Why do New Jersey voters consistently vote for Democrats to lead this state?
If actual results mattered, this would certainly not be the case. The Democrats have led this state into millions and even billions of dollars in structural problems.
Since we have a constitutional requirement to balance the budget, this necessitated massive tax increases or borrowing gimmicks on an annual basis.
Former Gov. Jim Florio was a pay-as-you-go chief executive. He pushed through $ 2.8 billion in unpopular taxes early in his term.
His chief of staff Steve Perskie operated under the old-school rule that you do such a regressive move early in your term, and the voters will forgive and forget by Election Day.
Such was not the case. The voters had a long memory this time and Christie Whitman ran as a conservative who would fix the reckless taxation that had burdened New Jersey residents.
Whitman was a disaster. She didn't raise taxes – she did far worse. She raided solvent pension funds and engaged in other costly borrowing schemes, which significantly contributed to the financial problems that have plagued our state.
I warned listeners and readers for years that we would experience a down-turn in the economy at some point. It was a certainty. New Jersey was having problems paying for such a large bureaucracy during the best of times.
When President George W. Bush selected Whitman to be his EPA administrator, Senate President Donald DiFrancesco followed Whitman as acting governor. DiFrancesco was a much better governor than Whitman.
Along comes Jim McGreevey. Good guy. Bad governor. He had the potential to be great. The liberal governance philosophy in New Jersey continued until he resigned in disgrace.
Next up was Senate President Dick Codey, who became acting governor. I think Codey was a pretty good governor. I didn't agree with the liberal agenda, but Codey did a heck of a job pinch-hitting during a time of crisis.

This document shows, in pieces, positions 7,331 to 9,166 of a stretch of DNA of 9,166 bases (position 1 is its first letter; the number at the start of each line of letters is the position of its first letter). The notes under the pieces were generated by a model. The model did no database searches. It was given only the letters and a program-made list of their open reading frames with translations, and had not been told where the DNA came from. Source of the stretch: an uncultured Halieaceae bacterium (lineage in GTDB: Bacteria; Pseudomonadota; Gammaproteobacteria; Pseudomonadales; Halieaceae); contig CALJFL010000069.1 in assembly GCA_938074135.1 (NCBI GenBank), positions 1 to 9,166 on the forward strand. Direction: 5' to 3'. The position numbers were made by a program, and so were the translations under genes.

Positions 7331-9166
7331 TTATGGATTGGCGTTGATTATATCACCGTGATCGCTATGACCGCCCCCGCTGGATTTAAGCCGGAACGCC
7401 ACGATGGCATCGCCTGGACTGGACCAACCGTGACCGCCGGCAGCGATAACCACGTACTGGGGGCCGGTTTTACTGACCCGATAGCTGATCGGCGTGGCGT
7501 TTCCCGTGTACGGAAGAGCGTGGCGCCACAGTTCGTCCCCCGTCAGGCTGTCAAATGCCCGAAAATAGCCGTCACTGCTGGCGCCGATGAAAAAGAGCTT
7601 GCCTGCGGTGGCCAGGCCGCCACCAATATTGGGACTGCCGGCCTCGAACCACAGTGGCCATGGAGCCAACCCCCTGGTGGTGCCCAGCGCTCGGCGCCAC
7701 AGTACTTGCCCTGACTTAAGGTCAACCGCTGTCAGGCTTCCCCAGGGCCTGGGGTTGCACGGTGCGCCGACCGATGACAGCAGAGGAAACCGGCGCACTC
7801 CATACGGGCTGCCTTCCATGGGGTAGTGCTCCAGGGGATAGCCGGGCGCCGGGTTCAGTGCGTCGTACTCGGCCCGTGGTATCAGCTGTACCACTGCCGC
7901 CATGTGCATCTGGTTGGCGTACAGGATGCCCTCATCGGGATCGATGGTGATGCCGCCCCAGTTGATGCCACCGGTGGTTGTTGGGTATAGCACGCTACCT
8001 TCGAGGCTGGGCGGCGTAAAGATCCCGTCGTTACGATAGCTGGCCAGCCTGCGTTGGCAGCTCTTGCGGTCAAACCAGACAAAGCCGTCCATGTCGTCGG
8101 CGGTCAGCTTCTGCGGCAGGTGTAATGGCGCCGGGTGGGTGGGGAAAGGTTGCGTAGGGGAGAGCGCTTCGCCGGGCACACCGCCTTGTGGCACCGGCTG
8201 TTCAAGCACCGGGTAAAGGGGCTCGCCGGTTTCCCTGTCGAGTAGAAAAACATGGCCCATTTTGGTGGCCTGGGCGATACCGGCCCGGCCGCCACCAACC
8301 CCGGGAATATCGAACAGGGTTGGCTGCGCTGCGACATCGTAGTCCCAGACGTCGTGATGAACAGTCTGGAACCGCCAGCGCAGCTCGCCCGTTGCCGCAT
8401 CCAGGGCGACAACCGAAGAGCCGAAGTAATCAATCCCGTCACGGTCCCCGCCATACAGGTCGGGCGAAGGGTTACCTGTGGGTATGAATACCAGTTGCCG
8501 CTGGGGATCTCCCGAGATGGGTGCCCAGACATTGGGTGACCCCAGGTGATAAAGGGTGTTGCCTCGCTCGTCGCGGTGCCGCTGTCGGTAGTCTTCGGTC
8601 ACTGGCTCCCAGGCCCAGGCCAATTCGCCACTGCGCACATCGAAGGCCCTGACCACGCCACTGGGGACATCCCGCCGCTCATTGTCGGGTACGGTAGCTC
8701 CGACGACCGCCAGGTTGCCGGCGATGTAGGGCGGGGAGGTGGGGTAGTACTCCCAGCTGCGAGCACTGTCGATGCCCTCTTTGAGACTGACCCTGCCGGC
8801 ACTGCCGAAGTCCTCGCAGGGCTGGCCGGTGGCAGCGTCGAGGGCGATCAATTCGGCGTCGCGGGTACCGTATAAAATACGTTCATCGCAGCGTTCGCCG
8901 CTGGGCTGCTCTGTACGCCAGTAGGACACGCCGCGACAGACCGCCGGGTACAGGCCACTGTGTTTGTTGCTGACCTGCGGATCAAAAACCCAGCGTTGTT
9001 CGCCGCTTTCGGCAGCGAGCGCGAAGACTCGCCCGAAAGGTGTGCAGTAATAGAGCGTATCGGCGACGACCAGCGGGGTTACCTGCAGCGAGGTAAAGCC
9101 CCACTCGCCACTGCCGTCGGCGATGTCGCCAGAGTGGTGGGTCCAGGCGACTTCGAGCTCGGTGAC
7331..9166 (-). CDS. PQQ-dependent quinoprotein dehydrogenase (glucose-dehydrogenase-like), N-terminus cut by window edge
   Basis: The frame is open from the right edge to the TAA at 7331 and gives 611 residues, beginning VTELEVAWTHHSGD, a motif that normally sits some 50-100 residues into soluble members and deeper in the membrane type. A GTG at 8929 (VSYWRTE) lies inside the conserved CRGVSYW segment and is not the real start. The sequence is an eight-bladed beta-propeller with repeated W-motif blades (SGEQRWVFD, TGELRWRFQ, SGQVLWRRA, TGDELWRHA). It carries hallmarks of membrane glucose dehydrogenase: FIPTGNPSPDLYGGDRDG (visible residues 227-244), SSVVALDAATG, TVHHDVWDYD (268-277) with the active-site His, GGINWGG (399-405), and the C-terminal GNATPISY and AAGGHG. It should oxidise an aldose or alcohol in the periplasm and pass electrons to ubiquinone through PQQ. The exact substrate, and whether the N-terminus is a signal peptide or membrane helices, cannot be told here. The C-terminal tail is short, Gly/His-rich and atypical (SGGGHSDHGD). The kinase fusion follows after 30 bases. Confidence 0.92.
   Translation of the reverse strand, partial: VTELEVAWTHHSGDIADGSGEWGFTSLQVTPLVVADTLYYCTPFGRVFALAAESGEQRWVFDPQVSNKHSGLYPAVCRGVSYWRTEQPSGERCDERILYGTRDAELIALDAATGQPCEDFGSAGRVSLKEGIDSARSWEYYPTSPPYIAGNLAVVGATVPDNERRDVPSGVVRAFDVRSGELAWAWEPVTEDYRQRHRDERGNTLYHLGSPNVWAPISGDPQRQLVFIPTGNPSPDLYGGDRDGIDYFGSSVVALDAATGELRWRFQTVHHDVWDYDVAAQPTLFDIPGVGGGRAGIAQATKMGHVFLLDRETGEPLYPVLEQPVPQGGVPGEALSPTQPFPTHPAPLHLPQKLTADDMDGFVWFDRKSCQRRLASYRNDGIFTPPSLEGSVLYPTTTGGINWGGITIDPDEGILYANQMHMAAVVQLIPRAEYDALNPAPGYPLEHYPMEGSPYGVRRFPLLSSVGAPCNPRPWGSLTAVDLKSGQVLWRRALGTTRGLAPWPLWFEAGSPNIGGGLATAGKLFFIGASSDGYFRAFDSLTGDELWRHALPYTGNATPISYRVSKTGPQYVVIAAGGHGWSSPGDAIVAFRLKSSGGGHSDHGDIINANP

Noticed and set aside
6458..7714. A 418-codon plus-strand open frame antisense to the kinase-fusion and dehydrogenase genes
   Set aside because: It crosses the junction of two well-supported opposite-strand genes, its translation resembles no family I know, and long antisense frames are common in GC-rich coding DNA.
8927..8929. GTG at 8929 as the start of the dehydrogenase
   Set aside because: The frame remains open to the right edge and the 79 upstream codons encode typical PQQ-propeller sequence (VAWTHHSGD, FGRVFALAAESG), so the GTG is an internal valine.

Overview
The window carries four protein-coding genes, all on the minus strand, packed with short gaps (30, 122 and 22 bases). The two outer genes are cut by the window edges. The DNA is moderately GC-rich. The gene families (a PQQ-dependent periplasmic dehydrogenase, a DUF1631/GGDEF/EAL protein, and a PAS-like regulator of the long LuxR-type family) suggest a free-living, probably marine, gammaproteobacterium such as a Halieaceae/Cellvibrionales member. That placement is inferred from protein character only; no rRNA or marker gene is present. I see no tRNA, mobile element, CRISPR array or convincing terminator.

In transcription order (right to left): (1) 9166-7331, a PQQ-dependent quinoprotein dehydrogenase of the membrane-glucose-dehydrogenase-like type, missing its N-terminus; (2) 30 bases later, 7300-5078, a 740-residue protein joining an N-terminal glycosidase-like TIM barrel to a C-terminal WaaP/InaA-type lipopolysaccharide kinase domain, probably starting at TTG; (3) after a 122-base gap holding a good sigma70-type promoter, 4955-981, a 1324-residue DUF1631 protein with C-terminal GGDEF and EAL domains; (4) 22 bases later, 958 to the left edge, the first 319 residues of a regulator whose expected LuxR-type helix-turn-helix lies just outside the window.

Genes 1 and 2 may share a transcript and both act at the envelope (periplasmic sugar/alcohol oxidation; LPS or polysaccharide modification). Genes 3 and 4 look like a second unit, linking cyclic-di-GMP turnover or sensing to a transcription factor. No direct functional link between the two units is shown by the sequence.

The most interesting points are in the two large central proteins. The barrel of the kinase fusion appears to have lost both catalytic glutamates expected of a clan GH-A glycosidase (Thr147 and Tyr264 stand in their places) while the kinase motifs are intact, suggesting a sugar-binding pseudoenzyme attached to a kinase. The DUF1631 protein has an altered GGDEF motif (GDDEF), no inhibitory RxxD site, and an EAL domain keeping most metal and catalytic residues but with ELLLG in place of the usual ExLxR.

Then, there was Jon Corzine. He no longer wanted to be one of 100 as a member of the United States Senate. He fancied himself as a future president and saw the position of governor as his launching pad.
Corzine is a nice man. I conducted the first radio interview he ever did in his career. I've always liked him. He was a very generous man to party and people.
But Corzine's time as governor was disastrous.
The best thing to happen to New Jersey in decades was the election of Chris Christie as governor. For the first time in several generations, the Garden State has a governor who actually has the guts, intelligence and the ability to enact much-needed reforms during a time of financial crisis.
I can't imagine our Great Recession without Christie as governor. Christie has shown a willingness to work with the Democrats in Trenton. There is still much to do, but, Christie, Senate President Steve Sweeney and Assembly Speaker Sheila Oliver have worked effectively on education reform, the tourism district in Atlantic City and more.
This is Atlantic City's last chance to thrive as a gaming jurisdiction and profitable destination resort. Without Christie's bold leadership and commitment to Atlantic City, the future would not be bright.
I posed an on-air question to Atlantic County Executive Dennis Levinson last week. It stunned him a bit. My question seemed simple, but, the answer is rather elusive.
The question: Why does New Jersey elect a Republican governor from time-to-time, but, has not elected a Republican United States Senator since Clifford Case, who served from 1955 to 1979?
The always sharp and glib Levinson struggled to come up with an answer. It's almost a stumper.
My answer is that the governor serves closer to the people, and the voters feel much more affected by whom their governor is versus whom their United States senators are.
Which brings us to U.S. Sen. Bob Menendez. Barely 50 percent of the state's residents even know his name, and when we had a disastrous super derecho monster storm, South Jersey never heard a word from Menendez.
People ask me all of the time if his Republican challenger, state Sen. Joe Kyrillos from District 13, can beat Menendez? The simple answer is yes. Remember, many of the so-called experts were confident that Corzine was going to beat Christie.
It is different trying to win a United States Senate seat versus governor of New Jersey. As odd as it may seem, the media does not cover the United States Senate races the way that they should.
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